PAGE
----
Microalgal cell wall integrity and composition have a significant impact on the fermentation process and biofuel recovery. In this study, various biofuels (bioethanol, higher alcohols (C3-C5), and biodiesel) were produced by the fermentation of carbohydrates and proteins, and transesterification of lipids from three different microalgal strains (Pseudochlorella sp., Chlamydomonas mexicana, and Chlamydomonas pitschmannii), each possessing different proportions of bioconstituents (carbohydrates, proteins, and lipids). Changes in the cell wall structure and thickness were observed before and after fermentation using transmission electron microscopy. Pseudochlorella sp. showed the highest yields of bioethanol (0.45 g-ethanol/g-carbohydrates), higher alcohols (0.44 g-higher alcohols/g-proteins), and biodiesel (0.55 g-biodiesel/g-lipids), which consequently revealed a maximum energy recovery (42%) from whole constituents. This study suggests that different physiological properties, including cell wall thickness and the proportion of bioconstituents in microalgae, could have a significant impact on the pretreatment and fermentation efficiencies for biofuels production.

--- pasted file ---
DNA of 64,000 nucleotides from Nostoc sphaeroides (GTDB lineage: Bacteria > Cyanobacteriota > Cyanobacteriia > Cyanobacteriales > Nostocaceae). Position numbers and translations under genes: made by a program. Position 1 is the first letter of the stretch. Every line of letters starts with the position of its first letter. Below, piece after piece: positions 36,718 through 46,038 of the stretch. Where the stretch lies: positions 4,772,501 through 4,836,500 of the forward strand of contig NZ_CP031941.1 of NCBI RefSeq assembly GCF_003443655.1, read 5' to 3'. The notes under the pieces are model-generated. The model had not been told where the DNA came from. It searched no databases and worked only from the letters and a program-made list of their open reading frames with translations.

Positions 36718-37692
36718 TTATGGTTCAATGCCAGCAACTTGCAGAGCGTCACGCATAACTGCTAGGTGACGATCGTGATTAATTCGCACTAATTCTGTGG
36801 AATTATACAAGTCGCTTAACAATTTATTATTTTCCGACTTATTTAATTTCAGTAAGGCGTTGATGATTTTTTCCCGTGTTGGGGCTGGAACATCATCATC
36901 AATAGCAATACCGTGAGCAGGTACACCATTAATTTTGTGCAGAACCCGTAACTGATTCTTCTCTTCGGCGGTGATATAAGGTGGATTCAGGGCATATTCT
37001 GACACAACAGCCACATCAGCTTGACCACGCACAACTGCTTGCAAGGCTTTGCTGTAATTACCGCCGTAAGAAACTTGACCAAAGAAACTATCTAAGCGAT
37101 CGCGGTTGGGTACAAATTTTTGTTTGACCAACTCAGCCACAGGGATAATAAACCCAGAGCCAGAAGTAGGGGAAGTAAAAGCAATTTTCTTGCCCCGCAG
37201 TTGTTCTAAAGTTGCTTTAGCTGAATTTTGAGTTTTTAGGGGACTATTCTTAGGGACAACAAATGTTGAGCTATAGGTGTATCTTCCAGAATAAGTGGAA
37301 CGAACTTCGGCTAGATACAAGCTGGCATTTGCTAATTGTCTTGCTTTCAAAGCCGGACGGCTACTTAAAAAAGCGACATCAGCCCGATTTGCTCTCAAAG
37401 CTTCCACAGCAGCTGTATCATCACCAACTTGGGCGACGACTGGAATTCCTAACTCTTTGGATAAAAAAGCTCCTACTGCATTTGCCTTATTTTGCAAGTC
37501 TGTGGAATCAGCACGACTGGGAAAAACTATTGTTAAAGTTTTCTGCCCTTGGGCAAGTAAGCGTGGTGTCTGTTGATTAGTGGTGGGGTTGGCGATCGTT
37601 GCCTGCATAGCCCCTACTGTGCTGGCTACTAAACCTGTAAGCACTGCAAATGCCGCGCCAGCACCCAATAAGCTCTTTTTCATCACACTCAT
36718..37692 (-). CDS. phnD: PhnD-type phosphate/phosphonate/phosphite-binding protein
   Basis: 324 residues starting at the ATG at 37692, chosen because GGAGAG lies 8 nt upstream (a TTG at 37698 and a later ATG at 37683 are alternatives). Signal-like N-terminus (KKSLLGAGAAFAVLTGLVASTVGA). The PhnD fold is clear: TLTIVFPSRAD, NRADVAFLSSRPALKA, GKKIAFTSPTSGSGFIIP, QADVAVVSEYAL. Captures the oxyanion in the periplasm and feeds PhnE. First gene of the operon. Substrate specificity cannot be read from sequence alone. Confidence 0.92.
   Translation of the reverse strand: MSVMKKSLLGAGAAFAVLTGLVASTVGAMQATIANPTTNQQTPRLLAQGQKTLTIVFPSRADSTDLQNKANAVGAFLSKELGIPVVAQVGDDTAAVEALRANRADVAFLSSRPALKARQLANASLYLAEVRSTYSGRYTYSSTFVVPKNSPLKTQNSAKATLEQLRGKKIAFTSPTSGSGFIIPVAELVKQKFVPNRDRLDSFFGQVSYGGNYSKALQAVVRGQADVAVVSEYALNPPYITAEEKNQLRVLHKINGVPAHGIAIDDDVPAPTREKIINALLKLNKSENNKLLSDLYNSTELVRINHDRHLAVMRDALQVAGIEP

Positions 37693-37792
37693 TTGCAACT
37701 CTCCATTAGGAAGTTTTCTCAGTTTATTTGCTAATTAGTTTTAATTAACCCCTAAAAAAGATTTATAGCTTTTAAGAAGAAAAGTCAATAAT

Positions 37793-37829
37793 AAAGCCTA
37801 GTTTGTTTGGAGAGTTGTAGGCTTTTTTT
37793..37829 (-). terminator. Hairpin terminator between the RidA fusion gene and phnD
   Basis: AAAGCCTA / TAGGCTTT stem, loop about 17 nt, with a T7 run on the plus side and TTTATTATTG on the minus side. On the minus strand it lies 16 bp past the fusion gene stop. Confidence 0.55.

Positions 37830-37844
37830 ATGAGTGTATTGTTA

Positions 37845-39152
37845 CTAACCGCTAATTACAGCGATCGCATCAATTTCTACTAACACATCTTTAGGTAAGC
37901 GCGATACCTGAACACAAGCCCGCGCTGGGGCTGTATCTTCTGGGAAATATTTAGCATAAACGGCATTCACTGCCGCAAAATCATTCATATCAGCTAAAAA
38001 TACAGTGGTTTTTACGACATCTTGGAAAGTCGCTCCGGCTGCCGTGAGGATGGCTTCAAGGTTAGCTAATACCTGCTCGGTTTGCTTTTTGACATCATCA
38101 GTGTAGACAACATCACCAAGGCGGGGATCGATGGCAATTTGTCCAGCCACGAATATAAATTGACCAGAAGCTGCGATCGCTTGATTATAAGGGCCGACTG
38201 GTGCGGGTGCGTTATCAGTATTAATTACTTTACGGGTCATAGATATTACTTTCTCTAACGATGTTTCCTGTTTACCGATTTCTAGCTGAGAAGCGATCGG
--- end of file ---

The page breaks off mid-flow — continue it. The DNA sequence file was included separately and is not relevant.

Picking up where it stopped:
All Science Journal Classification (ASJC) codes
- Environmental Engineering
- Renewable Energy, Sustainability and the Environment
- Waste Management and Disposal